Accompanied by an honor guard of British police guards, the "Bell of Hope" was presented to the people of New York by the Lord Mayor of London and the Archbishop of Canterbury on September 11, 2002.
The Bell of Hope was created by England's renowned Whitechapel Foundry, which also cast the Liberty Bell and London's Big Ben. The bell's pedestal base was built locally from eastern brownstone - one of the most recognizable and enduring materials used in the construction of New York City buildings. Inlaid on top of the pedestal, directly beneath the bell, is a brass footprint of the World Trade Center Towers.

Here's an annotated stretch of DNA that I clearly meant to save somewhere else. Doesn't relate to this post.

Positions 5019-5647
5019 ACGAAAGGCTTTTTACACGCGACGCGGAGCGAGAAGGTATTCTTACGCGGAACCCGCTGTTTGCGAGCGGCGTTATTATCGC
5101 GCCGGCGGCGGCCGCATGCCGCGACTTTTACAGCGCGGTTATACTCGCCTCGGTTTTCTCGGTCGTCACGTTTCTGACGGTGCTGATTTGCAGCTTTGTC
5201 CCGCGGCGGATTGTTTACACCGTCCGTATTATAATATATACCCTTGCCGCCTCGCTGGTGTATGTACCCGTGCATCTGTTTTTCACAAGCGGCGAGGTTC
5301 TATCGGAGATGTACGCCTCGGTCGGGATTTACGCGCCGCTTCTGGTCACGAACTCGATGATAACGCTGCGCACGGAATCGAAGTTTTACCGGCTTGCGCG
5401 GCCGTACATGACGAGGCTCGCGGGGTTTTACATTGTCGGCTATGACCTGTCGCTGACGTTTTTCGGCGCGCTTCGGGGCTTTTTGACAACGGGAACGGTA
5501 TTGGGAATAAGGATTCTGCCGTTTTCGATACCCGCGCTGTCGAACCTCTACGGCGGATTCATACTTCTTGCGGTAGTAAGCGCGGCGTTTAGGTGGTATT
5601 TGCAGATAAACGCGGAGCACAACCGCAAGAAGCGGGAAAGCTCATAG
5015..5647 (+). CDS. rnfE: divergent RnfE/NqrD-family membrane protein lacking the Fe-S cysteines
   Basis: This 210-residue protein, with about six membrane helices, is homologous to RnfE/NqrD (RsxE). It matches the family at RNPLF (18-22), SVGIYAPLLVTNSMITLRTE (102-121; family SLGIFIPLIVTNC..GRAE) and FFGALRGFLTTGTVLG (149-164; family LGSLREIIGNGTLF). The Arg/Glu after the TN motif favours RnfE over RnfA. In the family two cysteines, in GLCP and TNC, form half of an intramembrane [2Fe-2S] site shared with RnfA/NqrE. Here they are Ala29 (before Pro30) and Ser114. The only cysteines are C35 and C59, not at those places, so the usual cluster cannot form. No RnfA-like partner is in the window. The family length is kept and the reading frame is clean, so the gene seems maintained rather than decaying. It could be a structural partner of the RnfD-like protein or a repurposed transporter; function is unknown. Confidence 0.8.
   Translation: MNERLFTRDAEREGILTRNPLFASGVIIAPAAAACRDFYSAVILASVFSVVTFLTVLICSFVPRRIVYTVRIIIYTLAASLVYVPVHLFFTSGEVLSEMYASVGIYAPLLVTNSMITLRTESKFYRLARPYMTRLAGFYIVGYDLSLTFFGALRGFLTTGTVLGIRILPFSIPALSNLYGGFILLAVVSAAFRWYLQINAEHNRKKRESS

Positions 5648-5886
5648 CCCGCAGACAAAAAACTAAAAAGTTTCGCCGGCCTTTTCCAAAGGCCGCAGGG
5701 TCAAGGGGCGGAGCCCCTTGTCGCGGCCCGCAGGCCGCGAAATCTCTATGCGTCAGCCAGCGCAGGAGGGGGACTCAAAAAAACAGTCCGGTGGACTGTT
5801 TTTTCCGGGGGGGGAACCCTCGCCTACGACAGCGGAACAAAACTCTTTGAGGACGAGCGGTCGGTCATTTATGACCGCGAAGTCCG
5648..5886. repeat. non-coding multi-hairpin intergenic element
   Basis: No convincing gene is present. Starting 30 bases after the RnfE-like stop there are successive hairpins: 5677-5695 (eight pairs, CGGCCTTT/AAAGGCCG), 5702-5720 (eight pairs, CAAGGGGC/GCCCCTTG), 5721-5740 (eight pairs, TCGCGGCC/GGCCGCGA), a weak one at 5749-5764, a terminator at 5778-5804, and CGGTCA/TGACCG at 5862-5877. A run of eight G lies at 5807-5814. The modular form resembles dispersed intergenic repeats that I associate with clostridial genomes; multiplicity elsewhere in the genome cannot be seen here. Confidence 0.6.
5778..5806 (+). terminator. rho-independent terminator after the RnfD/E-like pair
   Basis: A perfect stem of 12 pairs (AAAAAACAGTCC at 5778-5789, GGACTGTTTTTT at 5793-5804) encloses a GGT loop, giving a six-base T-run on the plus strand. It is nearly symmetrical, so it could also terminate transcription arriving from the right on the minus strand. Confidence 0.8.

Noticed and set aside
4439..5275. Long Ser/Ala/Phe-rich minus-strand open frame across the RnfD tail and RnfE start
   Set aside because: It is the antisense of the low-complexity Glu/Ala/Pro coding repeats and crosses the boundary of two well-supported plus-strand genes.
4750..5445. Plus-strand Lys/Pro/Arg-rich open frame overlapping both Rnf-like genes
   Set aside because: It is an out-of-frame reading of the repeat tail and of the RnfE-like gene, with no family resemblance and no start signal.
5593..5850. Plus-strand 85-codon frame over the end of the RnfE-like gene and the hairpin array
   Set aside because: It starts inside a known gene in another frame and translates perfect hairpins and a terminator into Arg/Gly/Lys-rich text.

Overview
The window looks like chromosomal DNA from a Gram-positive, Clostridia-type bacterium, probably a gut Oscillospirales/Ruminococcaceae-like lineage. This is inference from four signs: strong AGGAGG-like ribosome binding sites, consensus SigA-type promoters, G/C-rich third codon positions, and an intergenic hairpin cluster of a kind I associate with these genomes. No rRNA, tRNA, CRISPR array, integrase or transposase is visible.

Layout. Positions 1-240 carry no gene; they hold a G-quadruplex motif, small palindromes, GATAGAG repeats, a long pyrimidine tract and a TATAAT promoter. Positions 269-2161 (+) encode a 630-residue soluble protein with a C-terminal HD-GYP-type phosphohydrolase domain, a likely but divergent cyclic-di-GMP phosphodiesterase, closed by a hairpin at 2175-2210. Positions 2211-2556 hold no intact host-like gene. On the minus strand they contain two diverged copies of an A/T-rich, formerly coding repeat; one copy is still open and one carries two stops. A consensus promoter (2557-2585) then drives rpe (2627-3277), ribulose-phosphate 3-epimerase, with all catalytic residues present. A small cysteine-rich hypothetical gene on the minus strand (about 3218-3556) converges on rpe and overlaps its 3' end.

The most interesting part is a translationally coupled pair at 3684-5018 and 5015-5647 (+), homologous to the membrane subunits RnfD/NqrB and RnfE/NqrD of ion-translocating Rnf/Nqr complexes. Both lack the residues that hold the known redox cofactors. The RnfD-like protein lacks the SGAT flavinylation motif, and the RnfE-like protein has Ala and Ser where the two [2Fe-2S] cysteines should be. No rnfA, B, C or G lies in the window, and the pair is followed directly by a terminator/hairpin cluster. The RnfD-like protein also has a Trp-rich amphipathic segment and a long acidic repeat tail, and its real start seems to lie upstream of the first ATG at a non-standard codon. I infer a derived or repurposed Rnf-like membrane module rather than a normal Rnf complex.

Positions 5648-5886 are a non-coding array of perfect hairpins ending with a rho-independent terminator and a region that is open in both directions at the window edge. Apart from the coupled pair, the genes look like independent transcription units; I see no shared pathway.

The bell is rung every September 11, and was rung on March 11, 2004, when trains were bombed in Madrid, Spain and on July 7, 2005, after the London subway and bus attacks. The ringing of the bell symbolizes the triumph of hope over tragedy. It is rung to commemorate significant national and international events and to honor the achievements of all peacemakers who strive, in ways big and small, to work for reconciliation around the world.